So ANYONE currently paying £3000 a year in rent (£60 per week) can afford to pay off the mortgage on a £100,000 flat RIGHT NOW by taking advantage of the Help-to-Buy scheme - so long as they can get together that 5% deposit. So beg your parents or grandparents for a loan - on a decent one bedroom £100k gaff you're going to need to find £5k. We repeat, this very unusual opportunity is not going to last much longer before they start to tighten the rules - and perversely, the more the market takes off the higher the likelihood that the government will have to choke off access to the help-to-buy scheme and raise interest rates in tandem.

If you currently pay £6000 in rent per year (or you have a trusted friend and between the two of you you pay £6k per year in rent total) then you can afford the repayments on a £200k two bedroom flat in Manchester right now, so long as you can get the £10k deposit together between the two of you. The repayments on a 2 year fixed mortgage of £150k amount to £5970 per year with a Post Office Help-to-Buy Government assisted mortgage.

The Post Office Help-to Buy mortgage deal is one of the best available as we write.

For up-to-minute details of all current Help-to-Buy Mortgage deals try:

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Help to buy

Government Help-to-Buy Scheme in Detail - New Builds

With a Help-to-Buy equity loan the Government lends you up to 20% of the cost of your new-build home, so you'll only need a 5% cash deposit and a 75% mortgage to make up the rest.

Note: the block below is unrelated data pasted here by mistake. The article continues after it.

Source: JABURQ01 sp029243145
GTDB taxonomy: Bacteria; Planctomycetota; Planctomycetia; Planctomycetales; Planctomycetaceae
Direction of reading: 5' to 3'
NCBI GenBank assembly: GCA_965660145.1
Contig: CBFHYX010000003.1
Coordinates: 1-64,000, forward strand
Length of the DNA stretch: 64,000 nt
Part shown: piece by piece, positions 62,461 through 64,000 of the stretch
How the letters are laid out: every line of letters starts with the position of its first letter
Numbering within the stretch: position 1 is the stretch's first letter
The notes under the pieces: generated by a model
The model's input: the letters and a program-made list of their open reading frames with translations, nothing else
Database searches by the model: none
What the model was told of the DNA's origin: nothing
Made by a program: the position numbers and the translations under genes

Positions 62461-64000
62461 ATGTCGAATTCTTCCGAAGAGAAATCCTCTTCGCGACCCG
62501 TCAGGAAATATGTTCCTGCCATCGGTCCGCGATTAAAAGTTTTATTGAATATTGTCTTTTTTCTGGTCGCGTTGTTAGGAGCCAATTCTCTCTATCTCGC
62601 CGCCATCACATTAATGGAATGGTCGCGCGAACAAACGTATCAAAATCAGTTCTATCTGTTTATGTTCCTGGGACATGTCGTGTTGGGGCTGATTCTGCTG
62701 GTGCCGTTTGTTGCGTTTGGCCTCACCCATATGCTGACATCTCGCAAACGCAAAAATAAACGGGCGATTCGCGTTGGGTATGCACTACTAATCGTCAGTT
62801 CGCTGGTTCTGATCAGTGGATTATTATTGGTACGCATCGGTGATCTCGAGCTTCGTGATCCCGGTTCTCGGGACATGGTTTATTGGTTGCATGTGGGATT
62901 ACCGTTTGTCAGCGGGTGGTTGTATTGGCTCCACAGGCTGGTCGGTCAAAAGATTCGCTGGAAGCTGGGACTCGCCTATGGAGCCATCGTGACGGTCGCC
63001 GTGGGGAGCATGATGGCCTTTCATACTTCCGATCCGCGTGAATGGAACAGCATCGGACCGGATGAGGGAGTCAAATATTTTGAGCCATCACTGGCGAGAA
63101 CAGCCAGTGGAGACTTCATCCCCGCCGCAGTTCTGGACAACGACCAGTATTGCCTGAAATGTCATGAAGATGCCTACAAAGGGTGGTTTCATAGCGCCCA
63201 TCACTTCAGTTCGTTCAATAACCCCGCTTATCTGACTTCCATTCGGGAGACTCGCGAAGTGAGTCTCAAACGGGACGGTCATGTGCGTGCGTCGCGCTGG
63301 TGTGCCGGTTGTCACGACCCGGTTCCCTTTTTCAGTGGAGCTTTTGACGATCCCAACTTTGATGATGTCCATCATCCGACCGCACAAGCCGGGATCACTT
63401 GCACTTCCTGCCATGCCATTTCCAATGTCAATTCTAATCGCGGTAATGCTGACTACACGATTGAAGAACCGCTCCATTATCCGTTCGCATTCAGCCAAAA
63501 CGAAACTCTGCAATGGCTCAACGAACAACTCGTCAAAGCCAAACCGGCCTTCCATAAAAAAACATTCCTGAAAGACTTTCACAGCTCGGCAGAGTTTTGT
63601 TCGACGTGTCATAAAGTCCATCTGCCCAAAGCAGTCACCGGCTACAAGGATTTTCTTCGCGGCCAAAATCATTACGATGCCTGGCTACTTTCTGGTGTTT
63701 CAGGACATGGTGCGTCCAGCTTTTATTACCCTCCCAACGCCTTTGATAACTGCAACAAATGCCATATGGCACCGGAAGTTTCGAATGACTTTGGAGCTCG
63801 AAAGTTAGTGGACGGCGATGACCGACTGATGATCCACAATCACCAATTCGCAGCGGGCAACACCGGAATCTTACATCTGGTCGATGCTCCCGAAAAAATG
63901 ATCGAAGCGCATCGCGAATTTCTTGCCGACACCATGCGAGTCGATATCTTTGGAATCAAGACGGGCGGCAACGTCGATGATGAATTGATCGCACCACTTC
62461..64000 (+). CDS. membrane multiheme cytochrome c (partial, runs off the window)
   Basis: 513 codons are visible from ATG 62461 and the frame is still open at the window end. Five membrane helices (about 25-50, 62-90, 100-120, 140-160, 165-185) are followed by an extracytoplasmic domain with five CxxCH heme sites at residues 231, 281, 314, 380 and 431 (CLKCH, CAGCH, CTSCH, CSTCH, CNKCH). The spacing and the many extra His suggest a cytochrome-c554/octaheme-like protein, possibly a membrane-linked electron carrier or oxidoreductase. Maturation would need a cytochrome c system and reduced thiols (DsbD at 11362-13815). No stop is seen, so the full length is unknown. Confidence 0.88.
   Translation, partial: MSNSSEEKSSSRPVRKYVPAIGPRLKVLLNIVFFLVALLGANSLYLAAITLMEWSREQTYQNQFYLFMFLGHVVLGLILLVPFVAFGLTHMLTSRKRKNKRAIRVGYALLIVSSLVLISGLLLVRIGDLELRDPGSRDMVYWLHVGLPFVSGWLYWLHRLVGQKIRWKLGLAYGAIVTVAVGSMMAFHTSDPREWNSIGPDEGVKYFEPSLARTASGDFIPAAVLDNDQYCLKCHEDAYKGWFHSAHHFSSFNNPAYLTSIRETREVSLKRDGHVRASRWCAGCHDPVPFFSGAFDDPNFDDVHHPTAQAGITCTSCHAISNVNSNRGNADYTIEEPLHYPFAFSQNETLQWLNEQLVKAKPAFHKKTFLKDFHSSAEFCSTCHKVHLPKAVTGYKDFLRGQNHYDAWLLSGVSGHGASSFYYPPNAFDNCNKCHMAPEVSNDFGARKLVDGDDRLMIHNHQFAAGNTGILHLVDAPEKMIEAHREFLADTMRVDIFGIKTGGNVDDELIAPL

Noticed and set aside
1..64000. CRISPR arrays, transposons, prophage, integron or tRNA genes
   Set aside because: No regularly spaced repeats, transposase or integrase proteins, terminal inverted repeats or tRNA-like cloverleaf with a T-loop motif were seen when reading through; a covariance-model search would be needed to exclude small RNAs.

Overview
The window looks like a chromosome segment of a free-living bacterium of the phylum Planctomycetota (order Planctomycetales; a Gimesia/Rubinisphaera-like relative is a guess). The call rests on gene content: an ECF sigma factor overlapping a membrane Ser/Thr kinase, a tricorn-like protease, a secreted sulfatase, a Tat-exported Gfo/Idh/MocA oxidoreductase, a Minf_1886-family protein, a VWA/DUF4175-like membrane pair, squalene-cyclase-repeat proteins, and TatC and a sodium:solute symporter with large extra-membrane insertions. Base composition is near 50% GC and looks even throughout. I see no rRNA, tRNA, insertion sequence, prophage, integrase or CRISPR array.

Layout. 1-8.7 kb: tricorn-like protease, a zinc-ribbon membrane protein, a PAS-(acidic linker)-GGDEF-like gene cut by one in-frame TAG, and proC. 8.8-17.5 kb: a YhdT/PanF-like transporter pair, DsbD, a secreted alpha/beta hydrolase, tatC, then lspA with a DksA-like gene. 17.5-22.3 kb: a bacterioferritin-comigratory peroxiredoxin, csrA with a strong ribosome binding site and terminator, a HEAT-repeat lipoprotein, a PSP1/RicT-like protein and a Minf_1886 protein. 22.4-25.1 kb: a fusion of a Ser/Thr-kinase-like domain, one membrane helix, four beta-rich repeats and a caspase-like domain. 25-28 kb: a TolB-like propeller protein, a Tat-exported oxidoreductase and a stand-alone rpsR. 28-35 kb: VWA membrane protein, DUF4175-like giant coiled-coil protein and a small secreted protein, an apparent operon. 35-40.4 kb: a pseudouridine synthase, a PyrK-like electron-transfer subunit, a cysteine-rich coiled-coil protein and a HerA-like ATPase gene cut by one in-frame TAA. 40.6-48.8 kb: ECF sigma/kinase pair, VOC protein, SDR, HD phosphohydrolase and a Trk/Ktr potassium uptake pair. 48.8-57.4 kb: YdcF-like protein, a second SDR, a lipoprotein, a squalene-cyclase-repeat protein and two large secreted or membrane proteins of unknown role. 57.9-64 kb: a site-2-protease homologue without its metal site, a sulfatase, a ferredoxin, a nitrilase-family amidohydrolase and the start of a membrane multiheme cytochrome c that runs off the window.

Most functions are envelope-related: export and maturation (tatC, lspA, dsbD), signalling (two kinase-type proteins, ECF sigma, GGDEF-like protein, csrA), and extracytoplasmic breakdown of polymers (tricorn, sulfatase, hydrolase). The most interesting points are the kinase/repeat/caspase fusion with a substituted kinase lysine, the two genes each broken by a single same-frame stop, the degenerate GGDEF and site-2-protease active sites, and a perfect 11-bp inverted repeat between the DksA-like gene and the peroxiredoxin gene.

You won't be charged loan fees on the 20% loan for the first five years of owning your home.

Example: for a home with a £200,000 price tag

- See more at:

If the home you bought in the example above later went on to sell for £210,000, you'd get £168,000 (80%, from your mortgage and the cash deposit) and you'd pay back £42,000 on the loan (20%). You'd need to pay off your mortgage with your share of the money.

- See more at:

Government Help-to-Buy Scheme for Established Property (Any Property that is not brand new)

This is a high-loan-to-value mortgage (80-95%) which is supported by the Government's Help-to-Buy guarantee scheme:

This mortgage guarantee scheme works in exactly the same way as any other mortgage except that under the scheme the Government offers lenders the option to purchase a guarantee on mortgage loans.

Because of this support in the form of guarantees to the lenders, lenders taking part are able to offer home buyers more high-loan-to-value mortgages (80-95%) than would be the case in more 'normal' circumstances.

You will still be fully responsible for your mortgage repayments. So if you have a 5% deposit, you will need to take out and pay back a 95% mortgage.

Example: for a home with a £200,000 price tag you will need a minimum of £10k for a 5% deposit and will then be left with mortgage repayments on £190,000 - which can currently be fixed for 2 years at 3.98% with the Post Office Help-to-Buy Mortgage, meaning monthly repayments of just £630 (prices correct at 12.03.15, but are likely to rise as the year progresses if not fixed in advance).